A very interesting thought, Roger, about which I have a few questions below.
Ok, the Freightliner considerations at that time resulted in findings about the air flow, which I only transferred hypothetically to the current situation with the aluminium cooler. Up to now no one has realized the idea with the underbody plate to see what it does.
But for me it sounds reasonable even if I have only one clue for it, namely the noticeably better air supply of the air filter, which is placed directly behind the radiator.
Now if we leave (for a moment or may be longer) the ideas of the changed air flow and concentrate only on the thermostat idea.
Sorry if my questions let clearly see that I‘m just a curious layman.Heinz please we are all layman here debating and sharing our thoughts and experiences. These are just my observations and it could all be wrong
If that's true as you write, Roger, then with one and the same radiator in winter, the average temperature of the engine would also have to rise?Yes. I have had my bigger aluminium rad in for a few seasons now and yes the car runs hotter in the winter. The fan runs much more in the winter and guess what, the stat stays closed with the fan running. Perversely the fan can run with the stat shut when the stat is on the cool side of the engine (it’s an easy check because you can feel the temp of the bottom hose whilst the fan is running). In the summer at 30C the fan doesn’t run much at all but the stat will often be open.
Could a larger radiator (one which works effectively and delivers cooler water at its output) damage the engine because the engine has to run too warm for too long due to the compensation heat of the by-pass hose?Yes I think possibly so. I suspect Ford match the rads quite carefully.
And is there a danger of too much resulting total heat when the thermostat is mounted on the bottom at the cold water inlet side? I wonder if at some point the bypass temperature must be reacted to by a wider opening of the cold part of the mix.Yes. I have done 2 to things to reduce my engine temp in an attempt to restore the balance since fitting the bigger rad. I’ve replaced the standard 90C stat with a Burton Power 82C stat. Also I’ve de-tuned my rad by putting a plate in front to reduce the surface area (pic below). I’m very happy with my engine temp in both summer and winter now. It happily stays mostly between 94 to 100C. I regularly check it with a scan tool.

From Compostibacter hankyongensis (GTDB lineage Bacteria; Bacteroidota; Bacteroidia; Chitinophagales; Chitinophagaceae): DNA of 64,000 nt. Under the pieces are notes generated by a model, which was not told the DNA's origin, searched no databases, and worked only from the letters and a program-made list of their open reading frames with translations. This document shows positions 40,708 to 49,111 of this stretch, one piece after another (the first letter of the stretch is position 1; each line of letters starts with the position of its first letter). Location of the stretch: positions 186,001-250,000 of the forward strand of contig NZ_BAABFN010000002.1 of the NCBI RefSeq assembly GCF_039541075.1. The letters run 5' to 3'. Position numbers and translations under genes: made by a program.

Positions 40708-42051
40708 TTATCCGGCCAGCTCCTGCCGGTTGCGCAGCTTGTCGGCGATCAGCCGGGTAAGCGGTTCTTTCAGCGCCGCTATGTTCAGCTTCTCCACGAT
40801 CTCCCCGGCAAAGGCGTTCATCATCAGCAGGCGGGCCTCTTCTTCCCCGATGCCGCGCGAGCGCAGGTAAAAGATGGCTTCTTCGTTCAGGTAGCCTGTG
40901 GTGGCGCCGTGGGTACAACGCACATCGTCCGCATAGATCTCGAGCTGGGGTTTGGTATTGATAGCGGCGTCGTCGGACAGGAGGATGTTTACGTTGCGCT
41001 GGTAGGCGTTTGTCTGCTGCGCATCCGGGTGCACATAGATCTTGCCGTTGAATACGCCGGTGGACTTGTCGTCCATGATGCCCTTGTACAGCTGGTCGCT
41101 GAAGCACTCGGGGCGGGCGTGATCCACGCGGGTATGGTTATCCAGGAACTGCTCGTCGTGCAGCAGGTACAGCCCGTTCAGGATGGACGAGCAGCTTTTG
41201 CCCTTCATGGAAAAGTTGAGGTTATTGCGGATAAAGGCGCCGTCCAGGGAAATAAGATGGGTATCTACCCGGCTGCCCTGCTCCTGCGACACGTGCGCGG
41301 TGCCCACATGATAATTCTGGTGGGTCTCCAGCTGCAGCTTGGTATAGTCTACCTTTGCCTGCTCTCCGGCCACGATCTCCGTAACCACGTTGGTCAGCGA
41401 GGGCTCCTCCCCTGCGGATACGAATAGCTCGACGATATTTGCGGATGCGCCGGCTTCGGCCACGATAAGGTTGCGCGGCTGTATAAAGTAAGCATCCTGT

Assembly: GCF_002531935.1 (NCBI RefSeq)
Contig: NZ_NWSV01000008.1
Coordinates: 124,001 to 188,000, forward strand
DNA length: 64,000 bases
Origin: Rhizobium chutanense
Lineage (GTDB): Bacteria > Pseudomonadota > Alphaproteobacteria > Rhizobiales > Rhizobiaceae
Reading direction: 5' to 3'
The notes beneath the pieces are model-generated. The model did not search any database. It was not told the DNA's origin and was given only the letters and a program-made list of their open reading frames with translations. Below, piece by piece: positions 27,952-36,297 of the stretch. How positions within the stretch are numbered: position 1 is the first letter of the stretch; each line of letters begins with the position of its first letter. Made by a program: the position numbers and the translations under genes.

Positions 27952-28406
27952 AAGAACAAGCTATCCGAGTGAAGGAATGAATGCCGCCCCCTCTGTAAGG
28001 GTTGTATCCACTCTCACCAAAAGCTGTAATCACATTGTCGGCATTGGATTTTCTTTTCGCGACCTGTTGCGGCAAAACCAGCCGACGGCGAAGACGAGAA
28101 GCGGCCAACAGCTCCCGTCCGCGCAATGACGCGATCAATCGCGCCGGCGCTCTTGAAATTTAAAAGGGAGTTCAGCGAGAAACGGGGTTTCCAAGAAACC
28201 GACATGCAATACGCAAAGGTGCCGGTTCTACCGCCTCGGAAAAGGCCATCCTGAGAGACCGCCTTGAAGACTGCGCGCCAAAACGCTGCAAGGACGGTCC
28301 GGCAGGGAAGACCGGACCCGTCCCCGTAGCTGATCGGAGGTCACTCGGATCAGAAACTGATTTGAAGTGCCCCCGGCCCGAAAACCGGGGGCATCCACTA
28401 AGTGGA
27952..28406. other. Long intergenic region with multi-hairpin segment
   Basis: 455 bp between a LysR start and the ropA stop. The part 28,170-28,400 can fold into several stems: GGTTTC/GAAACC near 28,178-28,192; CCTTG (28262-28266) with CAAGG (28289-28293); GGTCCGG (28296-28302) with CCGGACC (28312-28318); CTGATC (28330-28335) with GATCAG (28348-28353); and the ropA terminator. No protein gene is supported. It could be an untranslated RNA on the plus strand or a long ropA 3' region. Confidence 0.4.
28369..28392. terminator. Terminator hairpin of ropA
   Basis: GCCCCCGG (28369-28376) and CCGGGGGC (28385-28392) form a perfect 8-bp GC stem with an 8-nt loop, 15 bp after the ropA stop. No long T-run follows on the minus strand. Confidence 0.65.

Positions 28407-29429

In a Ford service manual I once saw that the thermostat is electrically controlled on some models and, as Richard says, directly controlled by the ECU.
But I know that with the 4/4 the thermostat is purely mechanical. Therefore perhaps all works slower?On the first 1.8/2.0 early Duratec the stat housing had an ecu controlled heater embedded. I believe it was needed because there is a huge lag or disconnect between the head temp under load and stat opening at the bottom of the engine. To open the stat quicker the ecu would monitor the head temp and open the stat when necessary.
I assume this did not work very well as Ford dropped it on the Duratec around 2004. They did away with the heater and went back to pure mechanical and also changed the stat from a 98C to the 90C that we see in all the Duratec Morgans. The Duratec/Morgan ECU’s still have the pinouts for the heater but it is not used.
I have seen when a Thermostat on a 4/4 had to be replaced that it has a 82 degrees C temperatur mark on it. Being located at the cool side of the engine that would plausibly mean that the engine is intended to run a bit hotter than this „starting“ temperature, I would guess around 88 to 90 degrees C as I read the temperature on an OBD but I will recheck this readings.Yes. When the stat is on the cold side the stat ‘cracking’ temp is not the same as the engine or cylinder head temp.